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UH Hilo to Stream Free ‘Ōlelo Hawai‘i Musical Featuring 40 Students

June 11, 2022, 3:00 PM HST
* Updated June 11, 1:57 PM
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Hoʻoilina is a Hawaiian language comedy written by UH Mānoa playwright Ākea Kahikina. PC: UH

Melodic harmonies performed in the Hawaiian language (ʻōlelo Hawaiʻi) will fill the virtual premiere of a University of Hawaiʻi at Hilo keiki-friendly musical about a poetic mouse.

Starting today, Friday, June 10, the UH Hilo Performing Arts Center (PAC) invites the public to stream, Wordsworth, a theatrical play about a little mouse who highlights the importance of ʻohana and guides his Tūtū and friends through challenges with poetry. Forty haumāna (students) from the Hawaiʻi Island campus star in the ʻōlelo Hawaiʻi musical, which is based on children’s books penned by award-winning author and Hawaiʻi Island native Frances H. Kakugawa.

Check out the video here.

“Keiki can expect an hour of lovable characters, bright costumes, colorful scenery, catchy songs, and a sweet story about how the power of imagination — expressed by Wordsworth through poetry — can brighten our world and carry us through the darkest of times,” said Justina Mattos, a drama professor at UH Hilo who staged the production.

Mattos combined forces with Kea Kapahua (UH Hilo dance lecturer) and Rachel Edwards (UH Hilo music lecturer) to work with haumāna from courses such as ballet, chorus and acting who are part of the production’s large cast. Jackie Pualani Johnson, a retired UH Hilo drama professor, adapted the children’s stories for the stage which was also translated into Hawaiian by Pōhai Montague-Mullins and arranged by award-winning musician Wendell Ing.

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The pre-recorded UH Hilo musical will premiere at the KEAKA Hawaiian Language Theatre Festival, an event PAC has hosted since 2016. It is one of 11 Hawaiian theatre productions audiences will be able to stream online. KEAKA is usually an in-person event however due to the COVID-19 pandemic, organizers opted to produce a virtual festival which will offer a variety of genres, from full-length plays to slam poetry, film and short research presentations.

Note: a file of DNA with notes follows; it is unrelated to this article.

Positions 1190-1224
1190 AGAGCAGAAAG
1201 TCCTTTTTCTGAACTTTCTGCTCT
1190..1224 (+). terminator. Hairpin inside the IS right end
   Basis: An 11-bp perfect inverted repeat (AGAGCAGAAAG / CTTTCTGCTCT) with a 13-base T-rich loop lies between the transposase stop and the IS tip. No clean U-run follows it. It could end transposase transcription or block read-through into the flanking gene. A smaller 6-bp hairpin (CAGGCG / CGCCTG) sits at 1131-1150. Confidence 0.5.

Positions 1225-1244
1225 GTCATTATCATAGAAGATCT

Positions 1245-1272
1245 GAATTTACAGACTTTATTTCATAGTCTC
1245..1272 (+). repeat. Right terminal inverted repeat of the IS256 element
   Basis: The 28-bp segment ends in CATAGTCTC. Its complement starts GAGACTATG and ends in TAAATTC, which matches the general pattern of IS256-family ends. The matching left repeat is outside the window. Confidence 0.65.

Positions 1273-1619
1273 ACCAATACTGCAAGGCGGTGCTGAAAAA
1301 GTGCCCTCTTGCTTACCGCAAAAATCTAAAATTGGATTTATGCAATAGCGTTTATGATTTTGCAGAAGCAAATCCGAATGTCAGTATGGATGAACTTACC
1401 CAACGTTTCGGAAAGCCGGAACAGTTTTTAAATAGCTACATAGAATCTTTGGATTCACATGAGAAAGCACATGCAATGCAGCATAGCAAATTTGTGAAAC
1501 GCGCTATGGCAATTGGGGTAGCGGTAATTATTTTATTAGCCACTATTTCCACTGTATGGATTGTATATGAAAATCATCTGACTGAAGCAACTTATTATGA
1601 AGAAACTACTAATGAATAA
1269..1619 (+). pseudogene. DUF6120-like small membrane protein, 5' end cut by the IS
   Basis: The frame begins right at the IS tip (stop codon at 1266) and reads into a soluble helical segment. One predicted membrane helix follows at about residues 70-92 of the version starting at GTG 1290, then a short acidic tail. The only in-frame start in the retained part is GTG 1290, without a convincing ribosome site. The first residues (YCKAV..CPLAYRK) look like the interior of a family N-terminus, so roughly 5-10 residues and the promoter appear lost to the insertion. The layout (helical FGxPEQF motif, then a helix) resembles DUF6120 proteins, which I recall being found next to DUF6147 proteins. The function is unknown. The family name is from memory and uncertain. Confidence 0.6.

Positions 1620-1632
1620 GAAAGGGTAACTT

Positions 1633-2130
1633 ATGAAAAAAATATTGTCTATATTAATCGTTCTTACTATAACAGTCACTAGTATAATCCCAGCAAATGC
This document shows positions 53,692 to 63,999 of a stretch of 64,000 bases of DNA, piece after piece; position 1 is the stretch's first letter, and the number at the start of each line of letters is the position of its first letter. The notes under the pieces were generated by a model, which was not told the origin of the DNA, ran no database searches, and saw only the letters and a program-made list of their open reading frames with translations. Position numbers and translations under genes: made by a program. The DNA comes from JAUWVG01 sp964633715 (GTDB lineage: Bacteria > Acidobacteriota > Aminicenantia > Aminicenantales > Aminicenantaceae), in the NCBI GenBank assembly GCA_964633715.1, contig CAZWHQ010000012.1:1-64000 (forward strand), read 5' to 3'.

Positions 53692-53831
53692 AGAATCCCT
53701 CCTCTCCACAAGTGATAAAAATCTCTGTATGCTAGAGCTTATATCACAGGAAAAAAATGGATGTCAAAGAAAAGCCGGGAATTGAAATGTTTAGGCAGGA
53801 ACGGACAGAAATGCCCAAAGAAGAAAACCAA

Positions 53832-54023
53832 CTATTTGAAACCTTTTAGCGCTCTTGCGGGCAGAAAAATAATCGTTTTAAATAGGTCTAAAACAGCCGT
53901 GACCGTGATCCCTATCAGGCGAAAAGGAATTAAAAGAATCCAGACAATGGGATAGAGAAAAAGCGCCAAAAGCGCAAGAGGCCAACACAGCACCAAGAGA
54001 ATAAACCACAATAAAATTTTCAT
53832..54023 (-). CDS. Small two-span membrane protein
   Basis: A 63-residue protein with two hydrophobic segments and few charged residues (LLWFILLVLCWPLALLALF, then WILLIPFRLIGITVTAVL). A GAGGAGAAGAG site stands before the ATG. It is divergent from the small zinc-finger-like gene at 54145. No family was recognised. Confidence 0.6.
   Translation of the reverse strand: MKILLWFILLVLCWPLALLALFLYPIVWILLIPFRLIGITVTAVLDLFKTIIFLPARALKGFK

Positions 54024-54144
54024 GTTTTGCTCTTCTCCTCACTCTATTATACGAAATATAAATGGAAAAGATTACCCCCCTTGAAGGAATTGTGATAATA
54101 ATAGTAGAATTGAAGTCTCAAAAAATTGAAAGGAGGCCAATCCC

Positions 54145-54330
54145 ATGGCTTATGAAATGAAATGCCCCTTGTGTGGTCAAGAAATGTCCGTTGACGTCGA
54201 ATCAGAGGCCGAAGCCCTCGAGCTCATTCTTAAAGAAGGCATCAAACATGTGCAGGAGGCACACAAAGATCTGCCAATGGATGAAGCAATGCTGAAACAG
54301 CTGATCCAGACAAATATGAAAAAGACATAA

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UH Mānoa Hawaiian Theatre program productions, Hoʻoilina and award-winning play He Leo Aloha which recently earned eight national awards, are among the featured performances. Productions from Nāwahīokalaniʻōpuʻu Hawaiian Language Charter School, Kamehameha Schools Hawaiʻi campus, and an Oʻahu filmmaker will also be showcased.

“The festival seeks to promote Hawaiian language and culture through theatre arts; providing free entertainment for our Hawaiian-speaking community, opportunities for performers and other theatre practitioners to work on creative projects utilizing Hawaiian language, and opportunities for all to see and hear the Hawaiian language in use within the wider community,” Mattos expressed.

Ola ka ʻōlelo i ka hana keaka (Language lives through theatre)

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UH Hilo is keen on expanding the number of its Hawaiian language theatre productions. According to Mattos, currently most performing arts students have little to no experience with ʻōlelo Hawaiʻi. Faculty bring in fluent speakers from the community to work side-by-side with haumāna on proper pronunciation and intonation for on-stage dialogue.

The festival will be available for streaming through June 30.

For more information go to the KEAKA website.

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